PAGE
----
So far, I have done the 52-week challenge twice and it has been an interesting experience, sometimes very easy, sometimes bit difficult, especially since there was a separate topic for each week. The imposed topic and time limit often helps a lot in unleashing creative juices, because you know you can’t postpone the thing, even though a week seems to be a plenty of time [it isn’t ;)].
Usually I take a few photos a week and yet I am not going to take the 365 days challenge [yet]. I am afraid that I would complicate this project to such an extent that it would be impossible to accomplish, for example by imposing on myself that not only the photo but also the idea would have to be created on the same day each day, with no spare ideas [that’s how I did the 52-week challenge]. And when I think about our monthly challenges and daily hashtags in MeWe and combining it all into some leviathan of photo projects…geez! No! 🙂
Once again, thanks for this episode and fingers crossed for You Terri and Matthew!
You bring up some interesting points Tomasz. I can imagine that someone could get too caught up in how the 365 should go. It seems that not overthinking it is the secret. I worry I would try to make every image a masterpiece. I can see that you would make every image a pinnacle of hashtag stacking! Just keep being your awesome self Tomasz!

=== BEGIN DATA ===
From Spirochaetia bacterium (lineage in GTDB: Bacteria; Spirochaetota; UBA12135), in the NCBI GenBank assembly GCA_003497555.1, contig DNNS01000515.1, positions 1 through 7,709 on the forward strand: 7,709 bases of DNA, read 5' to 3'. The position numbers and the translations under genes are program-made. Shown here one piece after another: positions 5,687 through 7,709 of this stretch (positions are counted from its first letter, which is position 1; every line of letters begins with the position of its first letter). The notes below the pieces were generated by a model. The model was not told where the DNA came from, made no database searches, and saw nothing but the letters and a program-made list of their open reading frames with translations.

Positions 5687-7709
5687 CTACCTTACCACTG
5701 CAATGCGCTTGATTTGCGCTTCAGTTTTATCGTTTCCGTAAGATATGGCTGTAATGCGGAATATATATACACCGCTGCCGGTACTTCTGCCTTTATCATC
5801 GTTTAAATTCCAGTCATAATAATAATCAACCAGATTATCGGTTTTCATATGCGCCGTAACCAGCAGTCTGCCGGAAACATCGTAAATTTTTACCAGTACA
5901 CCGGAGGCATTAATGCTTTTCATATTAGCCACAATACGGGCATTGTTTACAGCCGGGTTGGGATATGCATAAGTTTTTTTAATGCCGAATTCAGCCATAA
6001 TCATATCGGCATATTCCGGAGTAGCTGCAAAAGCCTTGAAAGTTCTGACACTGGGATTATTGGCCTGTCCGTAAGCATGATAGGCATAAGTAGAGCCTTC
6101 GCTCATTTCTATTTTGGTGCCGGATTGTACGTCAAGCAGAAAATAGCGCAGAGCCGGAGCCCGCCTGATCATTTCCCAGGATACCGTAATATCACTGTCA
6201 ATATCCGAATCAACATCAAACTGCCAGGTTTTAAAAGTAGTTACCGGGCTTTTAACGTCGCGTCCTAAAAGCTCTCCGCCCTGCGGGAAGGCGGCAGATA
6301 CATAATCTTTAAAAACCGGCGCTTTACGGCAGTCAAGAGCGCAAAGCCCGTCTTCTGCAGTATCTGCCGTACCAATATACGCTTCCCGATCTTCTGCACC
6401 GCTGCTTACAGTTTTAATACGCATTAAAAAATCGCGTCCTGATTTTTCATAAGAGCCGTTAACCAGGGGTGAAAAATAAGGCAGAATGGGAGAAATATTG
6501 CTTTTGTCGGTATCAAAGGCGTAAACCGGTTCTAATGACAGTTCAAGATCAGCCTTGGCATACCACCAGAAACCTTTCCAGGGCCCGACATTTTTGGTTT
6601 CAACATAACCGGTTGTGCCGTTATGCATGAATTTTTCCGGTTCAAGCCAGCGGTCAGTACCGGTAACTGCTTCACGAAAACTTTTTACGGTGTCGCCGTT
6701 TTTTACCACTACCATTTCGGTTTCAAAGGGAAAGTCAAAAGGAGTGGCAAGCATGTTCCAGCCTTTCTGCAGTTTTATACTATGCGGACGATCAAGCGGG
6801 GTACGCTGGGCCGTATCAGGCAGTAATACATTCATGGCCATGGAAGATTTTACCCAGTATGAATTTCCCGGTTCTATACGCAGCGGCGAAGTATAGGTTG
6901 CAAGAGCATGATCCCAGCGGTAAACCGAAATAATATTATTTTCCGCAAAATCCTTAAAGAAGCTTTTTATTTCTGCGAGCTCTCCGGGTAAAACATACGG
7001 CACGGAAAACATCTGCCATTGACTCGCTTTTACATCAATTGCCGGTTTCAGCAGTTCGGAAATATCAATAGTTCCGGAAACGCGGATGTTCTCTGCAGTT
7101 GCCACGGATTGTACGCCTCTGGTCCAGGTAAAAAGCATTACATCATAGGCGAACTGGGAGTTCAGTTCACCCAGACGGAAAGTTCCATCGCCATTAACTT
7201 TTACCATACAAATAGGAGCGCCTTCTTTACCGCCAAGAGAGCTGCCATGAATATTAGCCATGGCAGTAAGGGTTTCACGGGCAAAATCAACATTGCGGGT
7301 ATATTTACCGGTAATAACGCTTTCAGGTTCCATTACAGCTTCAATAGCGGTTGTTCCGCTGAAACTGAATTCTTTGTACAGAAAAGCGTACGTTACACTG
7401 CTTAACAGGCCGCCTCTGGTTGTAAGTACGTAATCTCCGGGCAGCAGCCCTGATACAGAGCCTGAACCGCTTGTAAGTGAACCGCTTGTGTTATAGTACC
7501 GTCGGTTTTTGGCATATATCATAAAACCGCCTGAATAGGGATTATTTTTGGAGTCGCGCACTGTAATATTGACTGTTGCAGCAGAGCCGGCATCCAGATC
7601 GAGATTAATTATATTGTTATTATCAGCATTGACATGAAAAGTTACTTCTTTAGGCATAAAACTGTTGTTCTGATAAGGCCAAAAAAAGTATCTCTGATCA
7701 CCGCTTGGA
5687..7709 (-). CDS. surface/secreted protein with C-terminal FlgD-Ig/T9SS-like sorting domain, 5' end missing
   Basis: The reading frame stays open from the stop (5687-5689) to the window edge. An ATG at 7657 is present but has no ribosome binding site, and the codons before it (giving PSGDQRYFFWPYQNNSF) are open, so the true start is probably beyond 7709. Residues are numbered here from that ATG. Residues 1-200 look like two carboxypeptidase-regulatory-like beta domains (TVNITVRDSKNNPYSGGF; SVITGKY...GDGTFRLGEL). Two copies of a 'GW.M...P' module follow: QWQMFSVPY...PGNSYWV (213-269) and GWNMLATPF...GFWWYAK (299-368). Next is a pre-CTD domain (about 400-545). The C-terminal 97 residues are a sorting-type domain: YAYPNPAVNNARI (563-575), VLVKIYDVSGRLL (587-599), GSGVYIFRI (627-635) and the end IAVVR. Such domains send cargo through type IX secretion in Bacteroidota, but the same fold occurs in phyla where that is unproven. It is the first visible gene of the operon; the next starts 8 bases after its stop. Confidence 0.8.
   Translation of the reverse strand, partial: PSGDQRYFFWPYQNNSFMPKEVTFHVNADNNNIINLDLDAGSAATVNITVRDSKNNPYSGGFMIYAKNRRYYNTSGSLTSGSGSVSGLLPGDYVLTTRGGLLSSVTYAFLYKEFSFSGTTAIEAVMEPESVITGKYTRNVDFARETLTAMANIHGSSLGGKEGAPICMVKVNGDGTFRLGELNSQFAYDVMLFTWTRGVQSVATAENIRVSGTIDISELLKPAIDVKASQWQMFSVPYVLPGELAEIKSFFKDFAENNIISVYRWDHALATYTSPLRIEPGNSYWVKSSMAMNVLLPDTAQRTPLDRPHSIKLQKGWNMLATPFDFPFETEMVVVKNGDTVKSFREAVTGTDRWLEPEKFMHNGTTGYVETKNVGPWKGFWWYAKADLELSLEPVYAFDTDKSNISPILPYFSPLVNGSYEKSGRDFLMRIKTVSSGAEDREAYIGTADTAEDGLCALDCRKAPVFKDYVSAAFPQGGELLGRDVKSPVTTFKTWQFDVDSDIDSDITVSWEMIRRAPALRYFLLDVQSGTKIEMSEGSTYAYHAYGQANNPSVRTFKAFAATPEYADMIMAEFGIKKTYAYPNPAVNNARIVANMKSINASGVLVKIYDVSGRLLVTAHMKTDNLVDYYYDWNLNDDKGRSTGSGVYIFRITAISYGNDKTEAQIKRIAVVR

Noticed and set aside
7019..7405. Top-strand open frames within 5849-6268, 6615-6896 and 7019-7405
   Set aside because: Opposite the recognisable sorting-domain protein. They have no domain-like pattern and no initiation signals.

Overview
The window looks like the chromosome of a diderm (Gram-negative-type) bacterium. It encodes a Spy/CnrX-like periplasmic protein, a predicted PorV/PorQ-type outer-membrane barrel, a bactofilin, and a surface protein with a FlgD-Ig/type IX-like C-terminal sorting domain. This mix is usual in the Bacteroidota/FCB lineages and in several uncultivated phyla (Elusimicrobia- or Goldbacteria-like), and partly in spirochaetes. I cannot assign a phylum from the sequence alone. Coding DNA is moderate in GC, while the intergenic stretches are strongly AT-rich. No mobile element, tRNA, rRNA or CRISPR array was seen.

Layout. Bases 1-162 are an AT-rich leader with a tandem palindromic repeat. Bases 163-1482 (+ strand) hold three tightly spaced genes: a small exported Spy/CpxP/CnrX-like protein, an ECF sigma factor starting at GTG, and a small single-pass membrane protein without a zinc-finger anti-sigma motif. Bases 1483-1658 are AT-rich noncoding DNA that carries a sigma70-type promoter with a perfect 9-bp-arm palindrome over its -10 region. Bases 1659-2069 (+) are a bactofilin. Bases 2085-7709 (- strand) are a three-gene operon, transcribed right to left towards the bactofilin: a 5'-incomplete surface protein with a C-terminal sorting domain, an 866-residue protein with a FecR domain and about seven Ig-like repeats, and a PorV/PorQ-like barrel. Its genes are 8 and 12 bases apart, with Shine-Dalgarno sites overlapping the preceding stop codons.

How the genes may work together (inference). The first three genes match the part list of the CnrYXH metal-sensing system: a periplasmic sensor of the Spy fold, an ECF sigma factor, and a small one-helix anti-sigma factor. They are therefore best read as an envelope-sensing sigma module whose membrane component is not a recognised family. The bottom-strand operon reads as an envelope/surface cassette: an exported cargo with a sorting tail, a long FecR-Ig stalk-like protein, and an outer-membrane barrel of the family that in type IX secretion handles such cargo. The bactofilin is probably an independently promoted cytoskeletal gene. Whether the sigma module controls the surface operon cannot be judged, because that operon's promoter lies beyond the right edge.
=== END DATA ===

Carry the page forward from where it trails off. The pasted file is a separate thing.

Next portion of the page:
I’ve started my second 365 project this year… My first year started in April 2013 and went through to April 2014 – I followed a photo-a-day blogger who realised subject topics that I based my photos on. When I finished the year I took a breather and just posted a photo or two per week with no topics. This continues until 2017 when we had a son… Understandably I was too busy for regular photos, so dropped to one or two a month until this year, with my son about to turn four I decided to try and post a photo a day again…. I’m now in month five and have kept it up. I usually take at least seven photos on a weekend and just post one per day. Sometimes I have a theme (like Easter), or a new set to photograph and other times I just go with the flow working my way along my LEGO minifigures or other toys (or stealing my son’s toys).
Congratulations Travis, on your first 365 and now embarking on another! Im impressed on your creative work around for posting once a day and still being there for your family. I wish you all the best on your own 365 journey! Let us know how it works out and what you learn from it.